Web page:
Employee Recognition is an Easy Win for Company Culture

You know what feels great pretty much any time? Being recognized for hard work. Recognition for a job well done is often a simple act, but it can have a surprisingly big impact on employees’ engagement—and work—going forward. In today’s market, where competition for the best talent is high, the employee experience is often an important component of company culture. And, in many companies, simple employee recognition is a tool that is very underutilized.

Retention can be a product of better recognition

A Gallup survey focused on this topic posits that company efforts to optimize the workplace would benefit from short and simple acts of employee recognition. According to the poll, only one in three US workers strongly agree that they received recognition or praise for doing good work in the previous week. Of course, not every employee deserves a pat on the back for opening the door for their manager, but as a management tool, positive feedback could probably be used a bit more:

This element of engagement and performance might be one of the greatest missed opportunities for leaders and managers. Workplace recognition motivates, provides a sense of accomplishment and makes employees feel valued for their work. Recognition not only boosts individual employee engagement, but it also has been found to increase productivity and loyalty to the company, leading to higher retention.

And retention is huge in today’s workplace. When employees can log onto sites like Glassdoor and research every company’s culture, keeping and developing talent is much more competitive. Recognition is a relatively inexpensive way to fight that. Gallup notes that, “employees who do not feel adequately recognized are twice as likely to say they’ll quit in the next year.”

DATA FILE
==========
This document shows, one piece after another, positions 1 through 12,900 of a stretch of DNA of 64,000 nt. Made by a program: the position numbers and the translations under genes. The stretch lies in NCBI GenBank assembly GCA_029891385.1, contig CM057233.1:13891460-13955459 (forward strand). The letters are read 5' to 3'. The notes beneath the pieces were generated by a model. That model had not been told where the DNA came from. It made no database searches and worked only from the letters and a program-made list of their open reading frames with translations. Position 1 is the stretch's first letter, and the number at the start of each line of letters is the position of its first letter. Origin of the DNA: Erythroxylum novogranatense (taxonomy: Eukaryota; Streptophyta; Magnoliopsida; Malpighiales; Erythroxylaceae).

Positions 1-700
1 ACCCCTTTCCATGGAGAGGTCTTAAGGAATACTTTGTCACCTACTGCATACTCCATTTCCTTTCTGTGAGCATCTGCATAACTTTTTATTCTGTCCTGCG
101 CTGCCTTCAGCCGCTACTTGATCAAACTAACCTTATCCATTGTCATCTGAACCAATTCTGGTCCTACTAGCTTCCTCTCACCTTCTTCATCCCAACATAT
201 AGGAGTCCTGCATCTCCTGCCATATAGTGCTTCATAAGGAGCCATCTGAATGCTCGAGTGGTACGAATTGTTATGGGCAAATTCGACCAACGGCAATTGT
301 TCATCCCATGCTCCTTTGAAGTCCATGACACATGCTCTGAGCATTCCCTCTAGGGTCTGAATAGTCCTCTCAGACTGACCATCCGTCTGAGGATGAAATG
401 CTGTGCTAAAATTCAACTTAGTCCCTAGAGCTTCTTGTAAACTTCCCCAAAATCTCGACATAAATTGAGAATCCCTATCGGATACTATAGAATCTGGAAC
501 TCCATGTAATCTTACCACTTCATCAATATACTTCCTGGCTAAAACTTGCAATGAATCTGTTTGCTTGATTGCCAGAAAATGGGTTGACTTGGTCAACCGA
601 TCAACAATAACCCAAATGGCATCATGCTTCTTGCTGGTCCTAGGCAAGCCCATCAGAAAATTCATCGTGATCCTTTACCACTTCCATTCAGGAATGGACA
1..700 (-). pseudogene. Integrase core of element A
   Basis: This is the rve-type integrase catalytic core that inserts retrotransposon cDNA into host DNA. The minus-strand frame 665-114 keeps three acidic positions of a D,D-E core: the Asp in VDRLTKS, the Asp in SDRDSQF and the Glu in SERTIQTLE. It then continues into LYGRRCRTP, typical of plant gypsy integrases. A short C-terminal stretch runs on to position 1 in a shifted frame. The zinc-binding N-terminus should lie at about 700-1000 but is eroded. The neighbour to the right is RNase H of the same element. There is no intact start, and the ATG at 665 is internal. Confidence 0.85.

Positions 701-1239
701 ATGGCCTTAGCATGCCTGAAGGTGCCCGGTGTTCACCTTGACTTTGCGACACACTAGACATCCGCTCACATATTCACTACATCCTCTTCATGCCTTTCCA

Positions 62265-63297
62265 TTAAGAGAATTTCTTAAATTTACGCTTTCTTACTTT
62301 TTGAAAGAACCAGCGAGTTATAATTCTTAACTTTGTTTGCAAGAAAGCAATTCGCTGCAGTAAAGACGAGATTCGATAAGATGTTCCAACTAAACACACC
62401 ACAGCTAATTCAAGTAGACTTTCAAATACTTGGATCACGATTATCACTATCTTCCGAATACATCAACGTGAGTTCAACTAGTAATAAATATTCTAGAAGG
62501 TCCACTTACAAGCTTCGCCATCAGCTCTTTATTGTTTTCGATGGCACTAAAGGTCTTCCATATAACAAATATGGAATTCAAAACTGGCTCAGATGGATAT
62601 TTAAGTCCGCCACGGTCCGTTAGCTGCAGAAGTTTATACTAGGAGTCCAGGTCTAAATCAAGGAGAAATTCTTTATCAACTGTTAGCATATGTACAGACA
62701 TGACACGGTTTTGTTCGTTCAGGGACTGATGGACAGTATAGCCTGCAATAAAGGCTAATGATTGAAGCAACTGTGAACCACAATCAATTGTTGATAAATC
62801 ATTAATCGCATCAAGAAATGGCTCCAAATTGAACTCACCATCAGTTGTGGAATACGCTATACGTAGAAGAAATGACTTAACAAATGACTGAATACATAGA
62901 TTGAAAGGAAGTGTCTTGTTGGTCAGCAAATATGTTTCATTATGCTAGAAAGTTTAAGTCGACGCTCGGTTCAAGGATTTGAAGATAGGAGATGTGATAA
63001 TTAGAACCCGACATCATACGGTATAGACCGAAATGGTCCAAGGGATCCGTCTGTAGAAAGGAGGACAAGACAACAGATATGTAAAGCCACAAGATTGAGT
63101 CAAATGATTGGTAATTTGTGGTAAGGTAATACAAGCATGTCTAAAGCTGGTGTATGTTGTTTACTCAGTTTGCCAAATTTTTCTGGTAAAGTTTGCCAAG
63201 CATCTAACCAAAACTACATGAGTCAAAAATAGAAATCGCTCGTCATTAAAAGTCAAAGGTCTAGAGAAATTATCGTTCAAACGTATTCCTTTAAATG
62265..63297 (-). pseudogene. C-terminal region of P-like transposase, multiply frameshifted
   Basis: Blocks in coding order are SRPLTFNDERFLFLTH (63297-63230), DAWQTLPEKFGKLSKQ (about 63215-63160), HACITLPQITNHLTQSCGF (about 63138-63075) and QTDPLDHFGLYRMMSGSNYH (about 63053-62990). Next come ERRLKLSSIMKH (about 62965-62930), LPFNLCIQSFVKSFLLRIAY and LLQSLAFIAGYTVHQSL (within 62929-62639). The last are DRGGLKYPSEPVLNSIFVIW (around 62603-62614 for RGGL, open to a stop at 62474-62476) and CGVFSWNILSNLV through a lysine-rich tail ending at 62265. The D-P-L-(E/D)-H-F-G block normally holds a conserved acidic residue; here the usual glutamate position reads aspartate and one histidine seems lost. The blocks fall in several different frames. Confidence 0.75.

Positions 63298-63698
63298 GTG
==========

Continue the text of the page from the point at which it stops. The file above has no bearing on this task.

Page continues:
Manager recognition leaves lasting impressions

So how, then, do the best companies go about recognizing their employees? Employees surveyed rated public recognition or acknowledgement as the most memorable method of recognition that they could receive. Getting good feedback from direct managers is most impactful to employees, but that’s closely followed by a high-level leader or the CEO:

Nearly one-quarter [of respondents] said the most memorable recognition comes from a high-level leader or CEO. Employees will remember personal feedback from the CEO—even a small amount of time a high-ranking leader takes to show appreciation can yield a positive impression on an employee.

Now, the CEO doesn’t often cross paths with employees in every company, but when high-level leaders take just a few moments out of their day to understand and recognize what their teams have done, it makes a measurable difference. Verbal praise, while the most memorable, isn’t the only form of recognition that employees appreciate. Receiving awards, increased responsibility, and monetary rewards can all be effective ways for management to show top performing employees and teams that they are doing a great job.

Gallup concluded its article with a maxim that company leaders should take to heart, “Great managers know that they can never give too much recognition, as long as it’s honest and deserved.”

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